With stadium talks with the San Diego Chargers still going nowhere fast, this has left the San Diego sportswriters who’ve been pushing for a deal in a bit of a quandary for what to write about. On Friday, Mark Ziegler wrote about how Tijuana’s soccer team got a new stadium when San Diego isn’t (the trick: a total cost of a mere $125 million, plus an owner who was hoping to cash in by getting his team promoted to the top Mexican league, two things that aren’t options for the Chargers); today, it’s our old pal Kevin Acee pointing out that it took the Minnesota Vikings a good decade and a half to get a new stadium, so San Diego should be patient and — wait, hold on a second here:
Even as the Vikings were frequently mentioned from the outside as a possible relocation candidate in the years leading up to the 2012 approval of a new stadium here, [Vikings stadium point man Lester] Bagley said the team never used Los Angeles as a bargaining chip. He said he believes ownership would have sold the team before it moved the Vikings.
“Never used Los Angeles as a bargaining chip”? So when NFL VP Eric Grubman declared that the time was “getting ripe” for the Vikings to move and that “I think the Wilfs do not want to sell the franchise, but I think there is a point where they probably would be open-minded,” and then NFL commissioner Roger Goodell flew to Minnesota to scare the state legislature into coughing up half a billion dollars in public money, something it immediately did despite an electronic gambling scheme that ended up generating no revenue and having to be bailed out by other state cash, that was just, you know, a coincidence? Or he’s making a distinction that the owners never threatened to move to L.A. themselves, they just had league officials threaten that the team would be sold and moved to L.A., which isn’t a bargaining chip at all, right?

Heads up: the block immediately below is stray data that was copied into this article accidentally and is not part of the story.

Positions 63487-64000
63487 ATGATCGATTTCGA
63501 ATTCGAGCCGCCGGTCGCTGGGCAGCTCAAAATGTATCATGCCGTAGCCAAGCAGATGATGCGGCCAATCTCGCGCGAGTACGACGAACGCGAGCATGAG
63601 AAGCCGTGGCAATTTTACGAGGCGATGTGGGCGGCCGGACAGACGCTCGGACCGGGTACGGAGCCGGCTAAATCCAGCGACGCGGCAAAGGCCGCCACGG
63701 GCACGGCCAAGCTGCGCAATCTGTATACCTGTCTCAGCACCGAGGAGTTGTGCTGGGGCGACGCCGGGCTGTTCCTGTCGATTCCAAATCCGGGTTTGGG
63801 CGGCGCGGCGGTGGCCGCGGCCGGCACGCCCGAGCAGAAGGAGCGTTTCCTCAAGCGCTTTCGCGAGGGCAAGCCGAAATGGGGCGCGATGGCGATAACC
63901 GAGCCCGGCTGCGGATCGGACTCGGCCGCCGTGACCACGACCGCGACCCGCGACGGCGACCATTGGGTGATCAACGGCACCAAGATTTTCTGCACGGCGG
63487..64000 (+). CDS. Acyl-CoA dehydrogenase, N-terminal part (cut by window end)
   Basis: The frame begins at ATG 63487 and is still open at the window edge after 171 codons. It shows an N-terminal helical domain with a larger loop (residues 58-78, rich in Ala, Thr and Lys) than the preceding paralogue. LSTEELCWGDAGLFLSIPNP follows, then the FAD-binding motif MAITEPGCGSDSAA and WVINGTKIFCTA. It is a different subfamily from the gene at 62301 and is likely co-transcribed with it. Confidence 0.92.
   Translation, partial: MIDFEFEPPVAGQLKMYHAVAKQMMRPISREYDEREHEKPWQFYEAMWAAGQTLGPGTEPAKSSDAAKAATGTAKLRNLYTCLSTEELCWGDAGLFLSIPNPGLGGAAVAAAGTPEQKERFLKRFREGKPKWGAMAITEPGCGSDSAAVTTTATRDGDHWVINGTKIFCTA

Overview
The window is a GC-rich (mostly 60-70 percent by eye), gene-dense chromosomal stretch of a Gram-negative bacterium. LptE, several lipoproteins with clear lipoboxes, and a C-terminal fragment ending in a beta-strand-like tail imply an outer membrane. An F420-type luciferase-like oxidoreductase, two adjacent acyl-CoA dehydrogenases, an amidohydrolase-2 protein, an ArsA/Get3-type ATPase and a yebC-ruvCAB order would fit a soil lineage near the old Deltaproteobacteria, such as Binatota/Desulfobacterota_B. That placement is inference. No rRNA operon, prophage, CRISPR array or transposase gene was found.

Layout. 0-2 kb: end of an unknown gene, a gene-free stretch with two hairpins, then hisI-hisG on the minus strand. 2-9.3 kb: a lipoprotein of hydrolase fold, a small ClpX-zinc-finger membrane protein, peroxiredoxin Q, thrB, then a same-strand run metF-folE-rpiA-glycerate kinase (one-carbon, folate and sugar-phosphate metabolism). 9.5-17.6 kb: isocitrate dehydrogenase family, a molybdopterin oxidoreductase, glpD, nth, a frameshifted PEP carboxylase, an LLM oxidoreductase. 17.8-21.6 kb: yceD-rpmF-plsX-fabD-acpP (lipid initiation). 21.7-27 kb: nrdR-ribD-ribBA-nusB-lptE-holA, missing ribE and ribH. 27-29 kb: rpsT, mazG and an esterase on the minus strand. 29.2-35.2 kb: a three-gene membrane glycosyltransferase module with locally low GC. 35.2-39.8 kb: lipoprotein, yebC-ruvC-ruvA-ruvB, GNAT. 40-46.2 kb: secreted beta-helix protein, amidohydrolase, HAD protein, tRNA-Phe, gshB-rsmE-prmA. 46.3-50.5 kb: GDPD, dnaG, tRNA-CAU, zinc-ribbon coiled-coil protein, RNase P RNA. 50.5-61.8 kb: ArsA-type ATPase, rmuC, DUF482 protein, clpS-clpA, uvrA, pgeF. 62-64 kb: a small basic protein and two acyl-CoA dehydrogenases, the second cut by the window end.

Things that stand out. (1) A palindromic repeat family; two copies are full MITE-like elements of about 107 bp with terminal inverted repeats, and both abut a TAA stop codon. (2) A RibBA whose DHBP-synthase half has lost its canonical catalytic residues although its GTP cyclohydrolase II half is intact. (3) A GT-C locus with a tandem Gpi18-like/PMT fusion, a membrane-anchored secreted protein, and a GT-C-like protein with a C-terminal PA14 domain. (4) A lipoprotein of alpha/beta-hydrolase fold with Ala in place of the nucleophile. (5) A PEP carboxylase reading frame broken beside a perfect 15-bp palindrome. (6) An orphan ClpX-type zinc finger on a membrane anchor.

Oy. For a palate-cleanser, go read this NBC San Diego report on how the Chargers may be in violation of their lease for not meeting with the city often enough to discuss stadium plans. It doesn’t really make any more sense — San Diego would have nothing to gain by breaking its lease with the Chargers, unless you really think the Spanos family could be frightened into spending more money on a new stadium by the threat of being forced to play in the street — but at least it’s based on actual reality.